2 Executive Board Jolanta Mazur (president), prof. Warsaw School of Economics; Tomasz Gołębiowski, prof. Warsaw School of Economics; Sándor Kerekes, prof. Corvinus University of Budapest; Jan Kowalski, prof. Karlsruher Institut für Technologie; Rajiv Mehta, prof. New Jersey Institute of Technology; Jacek Prokop, prof. Warsaw School of Economics; Katharine Rockett, prof. University of Essex; Alicja Ryszkiewicz, prof. Warsaw School of Economics; Jian Shi, prof. Sichuan University; Andrzej Sznajder, prof. Warsaw School of Economics; Christine Volkmann, prof. Wuppertal University; Charles V. Wait, prof. Nelson Mandela Metropolitan University; Marzanna Witek-Hajduk, prof. Warsaw School of Economics Editorial Board Ewa Lisowska Editor in Chief Ewelina Szczech-Pietkiewicz Vice Editor Andżelika Kuźnar Managing Editor Theme Editor Jolanta Mazur Linguistic Editor Patricia Koza Editorial Office Collegium of World Economy, Warsaw School of Economics Warszawa, al. Niepodległości 162 tel , fax Copyright by Warsaw School of Economics, Warsaw 2013 The journal is also available on-line at: ISSN Publisher Warsaw School of Economics Publishing Office Warszawa, al. Niepodległości Composition Print QUICK-DRUK s.c. tel /IV/13
3 Spis treści Editorial Jolanta Mazur Enhanced economic governance in the EU: alternative to a political union? Elżbieta Kawecka-Wyrzykowska Ryzyko płynące z nowej organizacji nadzoru nad sektorem bankowym w Unii Europejskiej Stanisław Kluza Analiza działań o charakterze pomocy publicznej podjętych przez państwa członkowskie UE w odniesieniu do sektora bankowego w latach Agnieszka Brewka Niedostateczne uprawnienia nadzorcze Europejskiego Banku Centralnego oraz zasada nadzoru kraju macierzystego w UE a kryzys subprime Artur Mika Europejski Mechanizm Stabilności główne zasady działania i próba oceny Michał Cichocki Porównanie i ocena funkcjonowania zintegrowanego nadzoru finansowego na rynkach niemieckim, brytyjskim i polskim Eliza Marta Kierska-Woźny Reforma systemów nadzoru finansowego UE i USA ze szczególnym uwzględnieniem kryzysu z lat Marcin Menkes The EU s antidumping actions against Chinese products Yinan Liu CSR strategies in Greater China: Global, East Asian, American, European Style? 169 Guenter Heiduk, Agnieszka McCaleb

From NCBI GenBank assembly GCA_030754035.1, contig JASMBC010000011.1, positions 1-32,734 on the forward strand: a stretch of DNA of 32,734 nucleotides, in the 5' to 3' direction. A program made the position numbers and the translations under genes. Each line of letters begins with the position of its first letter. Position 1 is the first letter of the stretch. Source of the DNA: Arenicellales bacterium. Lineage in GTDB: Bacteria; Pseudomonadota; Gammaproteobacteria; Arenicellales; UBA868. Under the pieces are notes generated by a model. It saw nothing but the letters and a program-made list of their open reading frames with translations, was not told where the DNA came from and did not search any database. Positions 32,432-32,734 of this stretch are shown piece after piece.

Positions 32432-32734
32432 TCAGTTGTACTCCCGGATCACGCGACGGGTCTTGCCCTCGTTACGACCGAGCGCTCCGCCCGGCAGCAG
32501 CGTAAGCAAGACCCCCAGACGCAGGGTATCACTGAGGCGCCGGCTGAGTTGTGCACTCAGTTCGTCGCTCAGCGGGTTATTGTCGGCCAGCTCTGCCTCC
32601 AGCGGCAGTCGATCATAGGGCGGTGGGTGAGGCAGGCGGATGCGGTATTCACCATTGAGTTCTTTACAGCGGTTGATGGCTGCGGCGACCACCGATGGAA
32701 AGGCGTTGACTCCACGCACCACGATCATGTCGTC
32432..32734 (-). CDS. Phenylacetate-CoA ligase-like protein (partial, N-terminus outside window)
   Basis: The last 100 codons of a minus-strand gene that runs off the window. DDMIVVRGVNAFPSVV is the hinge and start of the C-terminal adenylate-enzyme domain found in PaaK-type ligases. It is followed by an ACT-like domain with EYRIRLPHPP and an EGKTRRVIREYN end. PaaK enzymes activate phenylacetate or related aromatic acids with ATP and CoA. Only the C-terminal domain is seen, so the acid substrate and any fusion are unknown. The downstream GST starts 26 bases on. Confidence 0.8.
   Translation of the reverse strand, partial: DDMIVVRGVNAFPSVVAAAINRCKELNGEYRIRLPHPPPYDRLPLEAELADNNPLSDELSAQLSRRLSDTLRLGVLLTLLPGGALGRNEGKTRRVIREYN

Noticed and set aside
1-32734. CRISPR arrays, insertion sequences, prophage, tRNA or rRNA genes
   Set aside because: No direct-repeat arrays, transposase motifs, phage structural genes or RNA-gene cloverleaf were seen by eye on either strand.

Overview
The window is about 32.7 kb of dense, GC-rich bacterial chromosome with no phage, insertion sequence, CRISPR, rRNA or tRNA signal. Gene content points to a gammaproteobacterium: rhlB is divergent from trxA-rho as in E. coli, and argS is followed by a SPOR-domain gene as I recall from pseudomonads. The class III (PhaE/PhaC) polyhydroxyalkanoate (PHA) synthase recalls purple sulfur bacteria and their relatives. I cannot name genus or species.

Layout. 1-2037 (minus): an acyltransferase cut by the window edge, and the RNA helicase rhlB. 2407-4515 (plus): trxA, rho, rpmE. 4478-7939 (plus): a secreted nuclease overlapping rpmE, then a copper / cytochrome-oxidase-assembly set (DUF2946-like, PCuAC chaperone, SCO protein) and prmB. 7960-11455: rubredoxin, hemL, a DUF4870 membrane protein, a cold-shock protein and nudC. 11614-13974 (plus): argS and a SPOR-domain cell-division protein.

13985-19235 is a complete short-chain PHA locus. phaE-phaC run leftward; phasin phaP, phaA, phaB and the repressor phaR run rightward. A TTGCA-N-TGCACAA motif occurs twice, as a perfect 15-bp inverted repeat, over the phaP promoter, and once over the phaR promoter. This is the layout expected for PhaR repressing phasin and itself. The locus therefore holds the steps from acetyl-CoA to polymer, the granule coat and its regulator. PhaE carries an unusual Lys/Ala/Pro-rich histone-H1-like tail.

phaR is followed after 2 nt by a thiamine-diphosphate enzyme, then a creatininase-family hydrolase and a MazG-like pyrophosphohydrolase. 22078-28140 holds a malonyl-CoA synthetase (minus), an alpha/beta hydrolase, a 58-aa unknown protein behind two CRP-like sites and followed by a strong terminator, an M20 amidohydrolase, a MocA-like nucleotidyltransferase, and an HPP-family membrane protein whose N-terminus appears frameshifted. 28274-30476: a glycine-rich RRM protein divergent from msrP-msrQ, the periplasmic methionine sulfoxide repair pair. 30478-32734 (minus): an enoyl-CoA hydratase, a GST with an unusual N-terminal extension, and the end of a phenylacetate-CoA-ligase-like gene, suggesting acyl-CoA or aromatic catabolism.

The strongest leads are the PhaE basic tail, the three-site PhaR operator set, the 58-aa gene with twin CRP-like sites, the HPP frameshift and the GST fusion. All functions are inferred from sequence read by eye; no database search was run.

4 4 Spis treści Międzynarodowa pozycja inwestycyjna Polski i wynikające z niej zagrożenia dla rozwoju gospodarczego Andrzej Dorosz Internationalization of the Polish economy and its susceptibility to the global crisis after Tomasz M. Napiórkowski List of Reviewers
5 Contents Editorial Jolanta Mazur Enhanced economic governance in the EU: Alternative to a political union? Elżbieta Kawecka-Wyrzykowska The risk of new rules for banking sector supervision in the European Union Stanisław Kluza Analysis of state aid measures for the banking sector by EU member states in Agnieszka Brewka The supervisory mandate of the European Central Bank and the EU principle of home-country supervision in the subprime crisis Artur Mika Assessment of European Stability Mechanism principles Michał Cichocki Integrated financial supervision in Germany, Great Britain and Poland: Comparison and appraisal Eliza Marta Kierska-Woźny Financial regulatory reforms in the EU and the USA: The crisis Marcin Menkes The EU s antidumping actions against Chinese products Yinan Liu CSR Strategies in Greater China: Global, East Asian, American, European style? 169 Guenter Heiduk, Agnieszka McCaleb
6 6 Contents International investment position of Poland and its threats to economic development 190 Andrzej Dorosz Internationalization of the Polish economy and its susceptibility to the global crisis after Tomasz M. Napiórkowski List of Reviewers